What reagent can be used to convert benzophenone into Triphenylmethanol?

Phenylmagnesium bromide will be used to produce either benzoic acid (reaction with CO2; dry ice) or triphenylmethanol when reacted with benzophenone (or ethyl benzoate).

How do you make Phenylmagnesium bromide?

Preparation of phenylmagnesium bromide: Place 2 g of magnesium turnings and 15 ml of anhydrous ether in a dry round-bottom flask. The necessary elements are coupled for reflux under anhydrous conditions and with the addition of reagents (see Figure 4.14 in p. 101).

How do you remove biphenyl from a Grignard reaction?

In order to remove the biphenyl, add 0.5 mL of petroleum ether to the residue, cool in an ice bath briefly while stirring and remove the solvent (process is called trituration). The remaining residue (the crude triphenylmethanol) should then be recrystallized from 2-propanol.

Why does water ruin the Grignard reaction?

q Diethyl ether is an especially good solvent for the formation of Grignard reagents because ethers are non-acidic (aprotic). Water or alcohols would protonate and thus destroy the Grignard reagent, because the Grignard carbon is highly nucleophilic. This would form a hydrocarbon.

How do I calculate theoretical yield?

How to Calculate Theoretical Yields Determine the number of moles of each reactant. Multiply the molecular weight by the number of moles in the equation. Calculate the theoretical mole yield by using the chemical equation. Multiply the number of moles of the product by the molecular weight of the product to determine the theoretical yield.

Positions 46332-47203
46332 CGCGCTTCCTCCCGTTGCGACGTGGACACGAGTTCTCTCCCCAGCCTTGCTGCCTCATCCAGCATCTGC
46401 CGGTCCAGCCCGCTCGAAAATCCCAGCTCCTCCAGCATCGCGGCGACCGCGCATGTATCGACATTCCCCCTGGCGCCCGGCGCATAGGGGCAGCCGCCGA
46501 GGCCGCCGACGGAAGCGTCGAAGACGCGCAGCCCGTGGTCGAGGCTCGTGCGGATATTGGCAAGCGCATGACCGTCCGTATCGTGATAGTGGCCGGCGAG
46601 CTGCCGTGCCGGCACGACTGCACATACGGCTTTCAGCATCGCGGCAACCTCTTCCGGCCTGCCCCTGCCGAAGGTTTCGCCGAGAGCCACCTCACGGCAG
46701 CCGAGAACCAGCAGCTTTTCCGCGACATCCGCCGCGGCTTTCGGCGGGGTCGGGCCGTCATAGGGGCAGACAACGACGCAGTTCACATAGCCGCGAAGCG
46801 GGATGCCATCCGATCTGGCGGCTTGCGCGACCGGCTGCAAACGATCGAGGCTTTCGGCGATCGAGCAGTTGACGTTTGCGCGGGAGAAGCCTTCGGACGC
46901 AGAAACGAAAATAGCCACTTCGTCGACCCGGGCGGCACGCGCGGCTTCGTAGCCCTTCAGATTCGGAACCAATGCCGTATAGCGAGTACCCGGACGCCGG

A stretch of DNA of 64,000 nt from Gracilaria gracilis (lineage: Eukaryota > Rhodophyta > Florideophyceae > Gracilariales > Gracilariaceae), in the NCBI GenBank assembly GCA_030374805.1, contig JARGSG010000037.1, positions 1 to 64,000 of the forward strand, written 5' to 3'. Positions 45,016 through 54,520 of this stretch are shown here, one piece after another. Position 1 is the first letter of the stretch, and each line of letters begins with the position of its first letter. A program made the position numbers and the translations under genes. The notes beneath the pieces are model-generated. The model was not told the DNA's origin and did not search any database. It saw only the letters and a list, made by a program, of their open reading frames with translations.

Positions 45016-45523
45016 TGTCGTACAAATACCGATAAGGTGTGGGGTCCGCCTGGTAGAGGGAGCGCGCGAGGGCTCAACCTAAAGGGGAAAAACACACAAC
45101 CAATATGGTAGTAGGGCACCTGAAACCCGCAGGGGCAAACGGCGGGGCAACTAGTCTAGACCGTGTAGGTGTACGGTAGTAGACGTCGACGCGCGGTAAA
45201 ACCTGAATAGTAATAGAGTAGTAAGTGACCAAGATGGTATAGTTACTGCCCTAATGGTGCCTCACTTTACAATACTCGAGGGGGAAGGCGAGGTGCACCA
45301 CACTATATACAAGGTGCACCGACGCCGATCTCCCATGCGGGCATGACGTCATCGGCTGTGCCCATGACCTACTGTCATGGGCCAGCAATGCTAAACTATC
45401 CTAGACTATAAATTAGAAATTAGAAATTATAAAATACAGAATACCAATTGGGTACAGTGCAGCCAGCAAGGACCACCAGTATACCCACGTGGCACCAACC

How Is percent yield calculated?

To express the efficiency of a reaction, you can calculate the percent yield using this formula: %yield = (actual yield/theoretical yield) x 100. A percent yield of 90% means the reaction was 90% efficient, and 10% of the materials were wasted (they failed to react, or their products were not captured).

Can you calculate percent yield using moles?

Calculating Percent Yield Multiply the expected moles of the product by its molar mass. For example, the molar mass of HF is 20 grams. Therefore, if you expect 4 moles of HF, the theoretical yield is 80 grams. Divide the actual yield of the product by the theoretical yield and multiply by 100.

What is the white precipitate that forms when benzophenone is added to your Grignard solution?

bromobenzene in anhydrous ether. To this reagent, an anhydrous ether solution of benzophenone is added. When the reaction is complete (~30 min), the product will be subjected to an aqueous work-up whereby triphenylmethanol appears as a white precipitate.

Why is biphenyl soluble in petroleum ether but Triphenylmethanol is not?

Synthetically, it also can be allowed to react with carbon dioxide to give carboxylic acids and with oxygen to give hydroperoxides: A high reaction temperature favors the formation of this product. Biphenyl is highly soluble in petroleum ether, and it is easily separated from triphenylmethanol.